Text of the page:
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Chiefs upbeat on future of court technology

|Written By Heather Gardiner

In light of Ontario Superior Court Justice David Brown’s comments earlier this year regarding the court’s “antiquated, wholly-inadequate document management system,” the province’s three chief justices at this year’s annual Opening of the Courts of Ontario ceremony took a more optimistic view.

Ontario’s three chief justices at the Opening of the Courts Sept. 12. (Photo: Heather Gardiner)

Ontario Superior Court Chief Justice Heather Smith highlighted the progress that has been made in the last year regarding the use of electronic documents.

She mentioned the pilot project that aims to allow parties to file electronic documents with the court. The commercial list judges who led the project recently established guidelines for creating acceptable electronic court documents.

“In my view, these comprehensive guidelines have just set the ‘benchmark’ for electronic document standards,” she said. “I am certain that they will be the standard for a true e-filing system for all court documents in the future.”

The guidelines will also benefit the Divisional Court branch of the Superior Court, said Smith, since parties have been required to submit an electronic version of certain documents for a while now.

In Brown’s mind, the current state of the court’s document management system needs an extreme overhaul. In the March 14 ruling Romspen Investment Corp. v. 6176666 Canada Ltée., Brown unleashed his frustration regarding the lack of technology in Ontario courts.

“I suppose that on a sunny, unusually warm, mid-March day one should be mellow and accept, without complaint, the systemic failures and delay of this court’s document management system,” he wrote.

“The real solution? Consign our paper-based document management system to the scrap heap of history and equip this court with a modern, electronic document system,” he suggested.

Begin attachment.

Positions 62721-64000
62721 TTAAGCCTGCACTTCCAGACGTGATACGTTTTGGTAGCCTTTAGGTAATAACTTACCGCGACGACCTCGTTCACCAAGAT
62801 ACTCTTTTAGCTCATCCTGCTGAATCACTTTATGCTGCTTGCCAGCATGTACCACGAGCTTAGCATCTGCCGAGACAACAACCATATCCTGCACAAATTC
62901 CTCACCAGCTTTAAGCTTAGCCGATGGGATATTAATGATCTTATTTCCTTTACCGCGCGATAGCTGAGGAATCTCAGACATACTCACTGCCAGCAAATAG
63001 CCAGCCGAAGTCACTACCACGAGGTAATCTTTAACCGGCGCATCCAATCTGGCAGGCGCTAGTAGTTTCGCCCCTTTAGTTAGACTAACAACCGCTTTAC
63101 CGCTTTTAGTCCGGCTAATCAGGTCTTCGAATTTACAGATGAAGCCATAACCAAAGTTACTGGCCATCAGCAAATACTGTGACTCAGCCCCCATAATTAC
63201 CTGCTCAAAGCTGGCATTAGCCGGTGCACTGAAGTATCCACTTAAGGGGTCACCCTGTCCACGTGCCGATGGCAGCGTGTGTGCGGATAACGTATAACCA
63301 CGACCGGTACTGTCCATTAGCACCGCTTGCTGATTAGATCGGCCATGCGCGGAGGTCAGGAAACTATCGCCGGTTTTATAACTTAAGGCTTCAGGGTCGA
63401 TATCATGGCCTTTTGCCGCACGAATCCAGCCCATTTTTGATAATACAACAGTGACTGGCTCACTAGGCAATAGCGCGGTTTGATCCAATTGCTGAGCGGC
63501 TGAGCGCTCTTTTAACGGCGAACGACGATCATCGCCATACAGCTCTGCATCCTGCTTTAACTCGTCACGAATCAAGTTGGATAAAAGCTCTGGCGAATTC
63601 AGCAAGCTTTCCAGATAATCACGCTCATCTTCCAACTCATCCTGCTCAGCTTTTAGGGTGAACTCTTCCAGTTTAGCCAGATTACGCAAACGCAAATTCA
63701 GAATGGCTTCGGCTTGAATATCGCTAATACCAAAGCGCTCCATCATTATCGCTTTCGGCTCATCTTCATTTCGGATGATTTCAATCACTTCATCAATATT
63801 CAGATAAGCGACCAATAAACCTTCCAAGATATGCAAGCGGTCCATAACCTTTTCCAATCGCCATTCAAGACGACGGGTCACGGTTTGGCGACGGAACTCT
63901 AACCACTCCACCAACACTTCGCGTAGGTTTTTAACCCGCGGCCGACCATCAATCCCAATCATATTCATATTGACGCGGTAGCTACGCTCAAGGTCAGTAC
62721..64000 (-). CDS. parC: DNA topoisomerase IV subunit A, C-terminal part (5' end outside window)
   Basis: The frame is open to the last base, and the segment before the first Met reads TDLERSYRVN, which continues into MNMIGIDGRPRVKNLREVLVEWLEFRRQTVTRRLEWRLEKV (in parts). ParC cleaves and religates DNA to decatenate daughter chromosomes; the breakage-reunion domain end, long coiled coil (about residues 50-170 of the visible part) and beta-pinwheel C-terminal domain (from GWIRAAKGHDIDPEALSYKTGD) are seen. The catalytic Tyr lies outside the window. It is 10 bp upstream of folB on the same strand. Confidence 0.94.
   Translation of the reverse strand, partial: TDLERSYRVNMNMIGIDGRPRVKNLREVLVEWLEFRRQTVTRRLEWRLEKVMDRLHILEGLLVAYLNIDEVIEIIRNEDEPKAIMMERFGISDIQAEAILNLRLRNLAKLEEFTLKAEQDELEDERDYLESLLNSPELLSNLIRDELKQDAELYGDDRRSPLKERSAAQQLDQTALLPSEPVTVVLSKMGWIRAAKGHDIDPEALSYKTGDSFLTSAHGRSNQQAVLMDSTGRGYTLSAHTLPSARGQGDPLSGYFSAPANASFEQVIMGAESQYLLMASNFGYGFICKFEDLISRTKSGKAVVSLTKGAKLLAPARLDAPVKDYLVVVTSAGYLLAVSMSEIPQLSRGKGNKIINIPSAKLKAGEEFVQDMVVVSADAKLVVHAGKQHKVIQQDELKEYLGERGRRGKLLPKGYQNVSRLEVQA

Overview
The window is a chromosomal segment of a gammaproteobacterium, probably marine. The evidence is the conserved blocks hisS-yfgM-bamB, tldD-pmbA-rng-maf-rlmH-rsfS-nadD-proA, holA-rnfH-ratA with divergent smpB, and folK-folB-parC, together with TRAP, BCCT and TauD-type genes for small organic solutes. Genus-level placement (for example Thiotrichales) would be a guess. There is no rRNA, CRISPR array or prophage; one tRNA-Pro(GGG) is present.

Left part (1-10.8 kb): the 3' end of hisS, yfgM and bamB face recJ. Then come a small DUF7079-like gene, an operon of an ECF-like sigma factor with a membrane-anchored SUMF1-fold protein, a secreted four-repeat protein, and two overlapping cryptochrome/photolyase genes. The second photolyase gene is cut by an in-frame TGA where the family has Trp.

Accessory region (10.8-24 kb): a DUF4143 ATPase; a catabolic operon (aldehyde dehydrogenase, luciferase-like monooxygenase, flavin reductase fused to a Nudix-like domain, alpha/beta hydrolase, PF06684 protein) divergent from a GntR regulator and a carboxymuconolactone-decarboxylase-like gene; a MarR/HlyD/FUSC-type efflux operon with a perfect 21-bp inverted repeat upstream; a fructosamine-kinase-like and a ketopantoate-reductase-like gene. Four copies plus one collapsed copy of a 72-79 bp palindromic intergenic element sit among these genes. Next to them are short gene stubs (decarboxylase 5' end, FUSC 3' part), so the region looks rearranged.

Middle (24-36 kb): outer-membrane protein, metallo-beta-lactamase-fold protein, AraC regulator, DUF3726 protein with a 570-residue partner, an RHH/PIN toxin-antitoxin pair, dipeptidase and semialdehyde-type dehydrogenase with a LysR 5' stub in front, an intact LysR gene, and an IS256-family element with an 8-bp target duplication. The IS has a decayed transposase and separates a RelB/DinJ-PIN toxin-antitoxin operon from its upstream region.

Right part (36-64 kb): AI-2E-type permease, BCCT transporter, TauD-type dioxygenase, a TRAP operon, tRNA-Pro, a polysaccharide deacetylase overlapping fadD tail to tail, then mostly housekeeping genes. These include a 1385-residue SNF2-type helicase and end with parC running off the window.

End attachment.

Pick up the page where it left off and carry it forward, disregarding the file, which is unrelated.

“Yes, Virginia, somewhere, someone one must have created such a system, and perhaps some time, in an another decade or so, rumours of such a possibility may waft into the paper-strewn corridors of the Court Services Division of the Ministry of the Attorney General and a slow awakening may occur,” Brown further quipped.

Ontario Court Chief Justice Annemarie Bonkalo took the opportunity during the Sept. 12 ceremony to acknowledge the technological inroads that her court has made in the last year.

“From bail hearings, to witness testimony, to pretrials — judges and justices of the peace are using video and telephones for remote appearances,” she told the audience, which included judges from all three Ontario courts and various legal dignitaries.

She also noted that the court is updating the way it communicates to the public. “Over the past year, we have developed new procedural guides for unrepresented litigants using our family, criminal, and provincial offences courts,” she said. “Our web site has been updated, and the content enhanced to more widely open our ‘virtual doors’ to the public.”

  • O.W. Holmes
    Chief Justice Smith needs to stop patting herself on the back for the "advances" her court is introducing. Under her watch, lawyers will now deliver electronic documents on either USB keys or CDs. Basically, her court is now introducing 1990's technology in 2012. Way to go, Ontario! Only two decades behind other jurisdictions!

    What a complete waste of time. This "development" actually makes thing LESS efficient for lawyers.
  • Bill Hunter
    I agree with Justice Brown. It is inexcusable and causing litigants and judges fristration not to have electronic systems to modernize court processes. For instance, why not have motion and trial lists on-line? Why not be able to check motion availability on-line? Why not be able to file documents on-line? The list could go on. Problem is that there is no money for this as there are no votes for the politicians in spending funds on the justice system.
  • O.W. Holmes
    It has nothing to do with money, actually. The system could easily be self-financing, and there are lots of private sector companies that could do it at no cost to government.

    This is about the union, and making sure the thousands of OPSEU union members aren't rendered obsolete.

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